One of the most spectacular attractions near Paris, maybe even in all of Western Europe, Château de Versailles, in all of its awe-inspiring glory, offers visitors a top quality experience. The price of admission is a great bargain considering all there is to see. This is one tourist attraction we highly recommend visiting.
A palace to rival all palaces, Versailles is the epitome of royal extravagance. Originally a hunting lodge built for King Louis XIII, it was greatly embellished by his flamboyant son, Louis XIV, who made the ‘new’ palace the seat of the Bourbon Empire in the 17th century. Successive rulers made their own improvements and additions to the palace, and extensive renovations were done in recent years thanks to post-WWI financing from American philanthropist, J.D. Rockefeller, Jr. The result is a stunning residence turned museum that, in many ways, is quite ‘over the top’, yet jaw-droppingly gorgeous.
The entire Versailles Estate covers over 2,000 acres of land in the city of Versailles, a suburb of Paris, and consists of several areas open to visitors. These include the main palace and its gardens, the Grand Canal, the Grand Trianon and its gardens, the Petit Trianon, and the Queen’s hamlet.
To get a good idea of the sheer size of it all, take a look at the models on display at the beginning of your palace tour, and prepare yourself for what can easily be a full day here. If time is a factor, consider visiting with the Paris Museum Pass and see only the areas that are of particular interest to you.
A tour of the palace alone can take several hours. You’ll have access to a number of rooms and halls, both at ground level and on the first floor. Some of the rooms that you may see during your visit include those of the
Grand Apartment of the King, consisting of the Hercules Salon,
the Abundance Salon,
the Venus Salon, Diana Salon, and the Mars,
Mercury & Apollo Salons;
The King’s Chamber, which includes the Œil-de-Bœuf or Bull’s Eye Salon, the Council Study,
and the Kings’ Bedchamber where Louis XIV slept and possibly also where he died in 1715;
The Grand Apartment of the Queen, containing the Queen’s Bedchamber,
the Nobles’ Salon,
the Antechamber of the Grand Couvert where the royal family dined, and the Guard Room;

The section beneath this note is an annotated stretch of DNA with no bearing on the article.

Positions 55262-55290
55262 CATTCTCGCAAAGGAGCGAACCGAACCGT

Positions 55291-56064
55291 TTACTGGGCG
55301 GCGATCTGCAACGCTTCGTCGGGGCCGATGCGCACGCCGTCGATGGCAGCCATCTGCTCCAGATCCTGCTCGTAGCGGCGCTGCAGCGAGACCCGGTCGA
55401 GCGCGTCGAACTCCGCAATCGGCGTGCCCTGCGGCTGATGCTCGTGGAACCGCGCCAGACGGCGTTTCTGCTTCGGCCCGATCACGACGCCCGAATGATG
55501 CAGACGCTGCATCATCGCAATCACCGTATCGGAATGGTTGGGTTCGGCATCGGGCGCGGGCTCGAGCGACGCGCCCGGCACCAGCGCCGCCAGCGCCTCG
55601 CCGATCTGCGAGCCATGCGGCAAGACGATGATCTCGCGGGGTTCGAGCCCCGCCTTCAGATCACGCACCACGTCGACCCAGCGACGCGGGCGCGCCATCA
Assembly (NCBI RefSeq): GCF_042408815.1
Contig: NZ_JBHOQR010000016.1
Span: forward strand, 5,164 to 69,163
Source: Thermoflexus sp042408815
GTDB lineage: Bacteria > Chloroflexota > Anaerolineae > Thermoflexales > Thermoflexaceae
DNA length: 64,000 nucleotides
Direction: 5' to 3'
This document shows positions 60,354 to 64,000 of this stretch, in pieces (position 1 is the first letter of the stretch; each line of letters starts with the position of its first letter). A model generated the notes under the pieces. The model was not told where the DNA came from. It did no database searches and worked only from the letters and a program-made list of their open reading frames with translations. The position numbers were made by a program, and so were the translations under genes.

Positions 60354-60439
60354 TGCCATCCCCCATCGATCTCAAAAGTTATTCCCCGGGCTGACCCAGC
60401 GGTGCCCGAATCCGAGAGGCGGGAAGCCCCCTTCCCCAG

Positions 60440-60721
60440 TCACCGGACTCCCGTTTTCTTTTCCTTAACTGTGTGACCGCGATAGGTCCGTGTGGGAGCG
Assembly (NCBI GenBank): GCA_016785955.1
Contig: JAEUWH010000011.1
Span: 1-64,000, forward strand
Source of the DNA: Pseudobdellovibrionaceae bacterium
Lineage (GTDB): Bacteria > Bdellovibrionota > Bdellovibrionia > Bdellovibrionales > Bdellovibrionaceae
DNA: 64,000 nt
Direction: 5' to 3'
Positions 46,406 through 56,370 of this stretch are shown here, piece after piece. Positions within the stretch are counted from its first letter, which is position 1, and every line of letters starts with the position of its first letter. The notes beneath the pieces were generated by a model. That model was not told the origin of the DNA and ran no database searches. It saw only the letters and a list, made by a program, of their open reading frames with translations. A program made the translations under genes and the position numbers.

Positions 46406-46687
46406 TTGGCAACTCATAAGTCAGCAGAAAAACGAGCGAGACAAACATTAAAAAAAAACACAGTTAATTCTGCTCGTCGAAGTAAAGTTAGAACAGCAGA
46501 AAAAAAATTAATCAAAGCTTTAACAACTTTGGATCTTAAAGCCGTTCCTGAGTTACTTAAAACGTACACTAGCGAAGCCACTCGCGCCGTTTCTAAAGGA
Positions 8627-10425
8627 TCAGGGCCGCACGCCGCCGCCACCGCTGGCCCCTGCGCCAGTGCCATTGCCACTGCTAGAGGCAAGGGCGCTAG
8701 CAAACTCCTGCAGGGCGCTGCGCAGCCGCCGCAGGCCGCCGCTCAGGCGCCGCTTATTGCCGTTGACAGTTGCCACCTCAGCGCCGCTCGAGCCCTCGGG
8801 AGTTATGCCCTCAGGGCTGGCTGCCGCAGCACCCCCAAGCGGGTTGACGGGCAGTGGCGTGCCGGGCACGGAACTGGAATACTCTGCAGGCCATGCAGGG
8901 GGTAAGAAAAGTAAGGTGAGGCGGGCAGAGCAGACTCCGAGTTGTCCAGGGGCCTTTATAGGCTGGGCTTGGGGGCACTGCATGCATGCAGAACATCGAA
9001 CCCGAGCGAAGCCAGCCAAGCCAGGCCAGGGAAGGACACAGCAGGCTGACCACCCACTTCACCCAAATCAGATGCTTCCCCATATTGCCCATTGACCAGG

And, the Mesdames’ Apartments, or Ladies Apartments,
which consist of the library, salon and private chambers of Louis XV’s daughters, most notably Madame Adélaïde and Madame Victoire.
Of course, a tour of the Palace would not be complete without seeing the glitzy Hall of Mirrors. This Grande Galerie decorated with painted ceilings, gleaming chandeliers and mirrored walls, was used as a receiving room for visiting dignitaries, as well as a hall for weddings and celebrations. In more recent history, the Hall of Mirrors, known in French as La galerie des Glaces, is where WWI came to its official end with the signing of the Treaty of Versailles.
Other rooms you may see in the Palace of Versailles include the War Room, the Peace Room, and la galerie des Batailles or the Gallery of Battles.
This last is a long hall decorated with paintings depicting various French military battles.
Note: There are many more rooms in the palace, some of which may be closed to visitors due to renovations. Others are only accessible as part of special palace tours. Some of these may include the Royal Opera (a full scale theater!), the Royal Chapel, the private chambers of Kings Louis XV and XVI, Apartments of Marie-Antoinette, and the Apartments of the Dauphin and the Dauphine.
Once you’ve made your way through the opulent palace, consider a stroll through the manicured gardens and a visit to the buildings on the far end of the estate. Access to the outer buildings is easiest by way of the mini trains, which shuttle visitors to several drop off points.
For over 30 years, ‘the Palace and Park of Versailles’ have been listed jointly as a UNESCO World Heritage Site.
Adult Admission (Palace only) = 15.00€; includes the Hall of Mirrors + Grand Apartments of the King and of the Queen + King’s Bedchamber + Gallery of Battles + exhibitions
FREE with the Paris Museum Pass; includes access to all unguided tours, open according to the season: Palace of Versailles + Grand & Petit Trianon + the Estate of Marie-Antoinette + exhibitions
Combo tickets covering various areas of the Versailles Estate include the following:
Passport = 18.00€; covers Versailles Palace and grounds + Grand & Petit Trianon Palaces + Estate of Marie-Antoinette + Musical Fountain Show and Musical Gardens (April to October) + exhibitions
2-day Passport = 25.00€; allows entry for 2 consecutive days to explore the estate at your leisure
Ticket prices include audio guide.
Note: Transport service, in the form of a mini train, is available at an additional cost to visitors; NOT covered by the Paris Museum Pass.
The palace grounds are extensive and walking can be very time consuming. If you plan to see the Trianon Palaces and/or Marie Antoinette’s Estate/Hamlet, the quickest and easiest way to get there is with the mini train.